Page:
The lights were on and bright in Shelly’s chamber of horrors, but he wasn’t in sight. The patient chair was occupied only by the oversized plaster model of a set of teeth which Shelly used to demonstrate how to brush properly. The plaster teeth were yellow, dirty, and beyond cleaning with anything less than a blowtorch.
The sink in the corner was, as always, filled with dishes. The trash container was, as always, flowing over with unsavory, used cloth pads and cotton swabs.
I pleaded with my back not to go out on me as I hurried six flights down the stairway of the Farraday. I had no time for the elevator.
My footsteps echoed, and wordless voices sang, argued, screamed, and guffawed behind each door. The tenants of the Farraday included bookies, alcoholic physicians, baby photographers with astigmatism, a fortune-teller named Juanita, at least three talent agents, and a long list of con artists who were long on con and short on artistry. In the lobby, I was greeted by the satisfying smell of Lysol, which Jeremy and Alice used in bulk vats to hold off the alternative.
About twenty minutes later I entered Levy’s on Spring at the crack of noon. The tables were full of people on their lunch break, taking advantage of the sixty-five-cent special, eating fast and talking loud.
Carmen looked up from giving change to a pale man in a three-piece suit whose shoulders swayed as if he were listening to some internal tune. The man looked a little like Donald Meek, the whiskey drummer in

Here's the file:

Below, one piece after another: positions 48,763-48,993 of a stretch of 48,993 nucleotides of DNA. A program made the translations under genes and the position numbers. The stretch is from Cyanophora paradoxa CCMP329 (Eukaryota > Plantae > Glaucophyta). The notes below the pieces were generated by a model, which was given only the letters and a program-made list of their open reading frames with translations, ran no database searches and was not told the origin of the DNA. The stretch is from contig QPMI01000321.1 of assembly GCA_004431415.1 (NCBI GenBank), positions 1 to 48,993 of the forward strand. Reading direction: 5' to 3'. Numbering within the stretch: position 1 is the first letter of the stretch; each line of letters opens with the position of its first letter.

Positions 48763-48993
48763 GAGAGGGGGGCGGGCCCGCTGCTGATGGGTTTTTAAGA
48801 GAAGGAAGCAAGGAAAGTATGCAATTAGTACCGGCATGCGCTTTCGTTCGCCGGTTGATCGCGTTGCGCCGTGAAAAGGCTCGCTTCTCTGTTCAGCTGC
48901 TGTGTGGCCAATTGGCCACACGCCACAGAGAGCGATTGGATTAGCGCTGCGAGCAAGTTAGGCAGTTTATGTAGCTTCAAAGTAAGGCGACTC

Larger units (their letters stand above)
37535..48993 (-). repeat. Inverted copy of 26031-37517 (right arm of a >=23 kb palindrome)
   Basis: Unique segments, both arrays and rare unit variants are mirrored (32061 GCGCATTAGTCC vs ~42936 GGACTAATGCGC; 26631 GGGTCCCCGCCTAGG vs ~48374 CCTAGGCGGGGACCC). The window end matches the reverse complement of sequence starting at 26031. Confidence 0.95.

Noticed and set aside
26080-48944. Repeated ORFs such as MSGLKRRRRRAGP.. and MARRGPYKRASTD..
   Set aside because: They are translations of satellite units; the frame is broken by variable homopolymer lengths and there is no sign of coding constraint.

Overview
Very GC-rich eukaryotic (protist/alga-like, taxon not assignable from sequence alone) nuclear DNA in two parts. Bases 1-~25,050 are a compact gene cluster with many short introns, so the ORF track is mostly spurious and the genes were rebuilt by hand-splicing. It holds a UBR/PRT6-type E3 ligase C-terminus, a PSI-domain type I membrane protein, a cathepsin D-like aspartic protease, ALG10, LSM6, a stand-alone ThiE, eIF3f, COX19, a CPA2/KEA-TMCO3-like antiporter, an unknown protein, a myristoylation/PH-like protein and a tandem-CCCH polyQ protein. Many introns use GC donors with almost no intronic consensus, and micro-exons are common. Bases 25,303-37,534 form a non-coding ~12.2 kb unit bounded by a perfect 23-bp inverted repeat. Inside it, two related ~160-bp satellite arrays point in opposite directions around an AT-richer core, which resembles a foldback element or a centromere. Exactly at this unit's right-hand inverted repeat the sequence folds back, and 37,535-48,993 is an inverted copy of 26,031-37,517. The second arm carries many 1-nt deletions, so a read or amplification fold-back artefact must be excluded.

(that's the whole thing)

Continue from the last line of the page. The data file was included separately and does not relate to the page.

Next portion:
“Toby,” she said. “He’s here. Back table near the kitchen.”
“Farnsworth?” I asked.
“Yes,” she said with more enthusiasm than I’d heard from her since I took her to see Man Mountain Dean and Ruffy Silverstein wrestle two years before at the Olympic.
She handed the dancer his change and he bopped out, giving way to a corn-blond couple in their thirties who could have been twins or married. I squinted toward the table near the kitchen. A guy about forty with a round handsome face and straight brown hair was playing with his coffee and looking back at me.
“Should I know him?” I asked Carmen, nodding at Farnsworth.
“He’s married to Bette Davis,” she whispered.
The blond couple adjusted their glasses in unison and turned to look at Arthur Farnsworth, who nervously adjusted his tie.
“Client,” I said. “I’ll tell you about it later.”
I moved around the tables, enjoying the smells of Levy’s, and made my way to Farnsworth, who stood up to greet me. He was wearing a leather jacket and blue denim pants, all new. He was also wearing a worried look and the faint smell of Sen-Sen. Standing up, he was shorter than I had expected, and heavier, an ex–college lineman.
“Peters?” he asked, holding out his hand.
I took the hand. Grip firm. Face serious. Breath 80 proof beyond the Sen-Sen.